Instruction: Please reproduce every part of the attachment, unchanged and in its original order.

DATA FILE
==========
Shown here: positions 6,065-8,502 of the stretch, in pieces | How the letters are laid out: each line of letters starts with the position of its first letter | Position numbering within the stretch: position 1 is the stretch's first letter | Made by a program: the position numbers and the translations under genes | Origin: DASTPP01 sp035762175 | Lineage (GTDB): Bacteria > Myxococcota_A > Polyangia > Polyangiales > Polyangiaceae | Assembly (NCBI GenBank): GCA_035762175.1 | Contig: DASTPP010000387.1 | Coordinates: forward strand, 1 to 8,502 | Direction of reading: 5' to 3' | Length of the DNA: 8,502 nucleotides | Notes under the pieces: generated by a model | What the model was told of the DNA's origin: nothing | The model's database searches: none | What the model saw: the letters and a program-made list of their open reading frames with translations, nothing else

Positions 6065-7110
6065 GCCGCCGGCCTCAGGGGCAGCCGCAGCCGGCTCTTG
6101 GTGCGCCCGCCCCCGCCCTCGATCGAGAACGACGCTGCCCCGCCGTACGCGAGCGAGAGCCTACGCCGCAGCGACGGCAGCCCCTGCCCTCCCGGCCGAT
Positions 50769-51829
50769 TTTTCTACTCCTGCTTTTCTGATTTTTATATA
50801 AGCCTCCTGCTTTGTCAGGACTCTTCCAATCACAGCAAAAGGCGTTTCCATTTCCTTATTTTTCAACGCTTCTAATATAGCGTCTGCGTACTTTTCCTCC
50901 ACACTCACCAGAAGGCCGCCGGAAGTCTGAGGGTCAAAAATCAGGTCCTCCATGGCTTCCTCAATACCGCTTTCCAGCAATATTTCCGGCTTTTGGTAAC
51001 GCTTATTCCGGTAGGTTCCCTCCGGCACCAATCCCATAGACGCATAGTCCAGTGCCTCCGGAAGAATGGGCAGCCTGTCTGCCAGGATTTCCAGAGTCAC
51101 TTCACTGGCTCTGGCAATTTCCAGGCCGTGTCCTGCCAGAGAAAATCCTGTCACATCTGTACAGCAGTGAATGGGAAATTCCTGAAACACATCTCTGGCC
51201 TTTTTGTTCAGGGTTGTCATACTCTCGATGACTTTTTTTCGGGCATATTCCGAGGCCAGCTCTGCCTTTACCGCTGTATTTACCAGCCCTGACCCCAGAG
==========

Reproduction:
Shown here: positions 6,065-8,502 of the stretch, in pieces | How the letters are laid out: each line of letters starts with the position of its first letter | Position numbering within the stretch: position 1 is the stretch's first letter | Made by a program: the position numbers and the translations under genes | Origin: DASTPP01 sp035762175 | Lineage (GTDB): Bacteria > Myxococcota_A > Polyangia > Polyangiales > Polyangiaceae | Assembly (NCBI GenBank): GCA_035762175.1 | Contig: DASTPP010000387.1 | Coordinates: forward strand, 1 to 8,502 | Direction of reading: 5' to 3' | Length of the DNA: 8,502 nucleotides | Notes under the pieces: generated by a model | What the model was told of the DNA's origin: nothing | The model's database searches: none | What the model saw: the letters and a program-made list of their open reading frames with translations, nothing else

Positions 6065-7110
6065 GCCGCCGGCCTCAGGGGCAGCCGCAGCCGGCTCTTG
6101 GTGCGCCCGCCCCCGCCCTCGATCGAGAACGACGCTGCCCCGCCGTACGCGAGCGAGAGCCTACGCCGCAGCGACGGCAGCCCCTGCCCTCCCGGCCGAT
Positions 50769-51829
50769 TTTTCTACTCCTGCTTTTCTGATTTTTATATA
50801 AGCCTCCTGCTTTGTCAGGACTCTTCCAATCACAGCAAAAGGCGTTTCCATTTCCTTATTTTTCAACGCTTCTAATATAGCGTCTGCGTACTTTTCCTCC
50901 ACACTCACCAGAAGGCCGCCGGAAGTCTGAGGGTCAAAAATCAGGTCCTCCATGGCTTCCTCAATACCGCTTTCCAGCAATATTTCCGGCTTTTGGTAAC
51001 GCTTATTCCGGTAGGTTCCCTCCGGCACCAATCCCATAGACGCATAGTCCAGTGCCTCCGGAAGAATGGGCAGCCTGTCTGCCAGGATTTCCAGAGTCAC
51101 TTCACTGGCTCTGGCAATTTCCAGGCCGTGTCCTGCCAGAGAAAATCCTGTCACATCTGTACAGCAGTGAATGGGAAATTCCTGAAACACATCTCTGGCC
51201 TTTTTGTTCAGGGTTGTCATACTCTCGATGACTTTTTTTCGGGCATATTCCGAGGCCAGCTCTGCCTTTACCGCTGTATTTACCAGCCCTGACCCCAGAG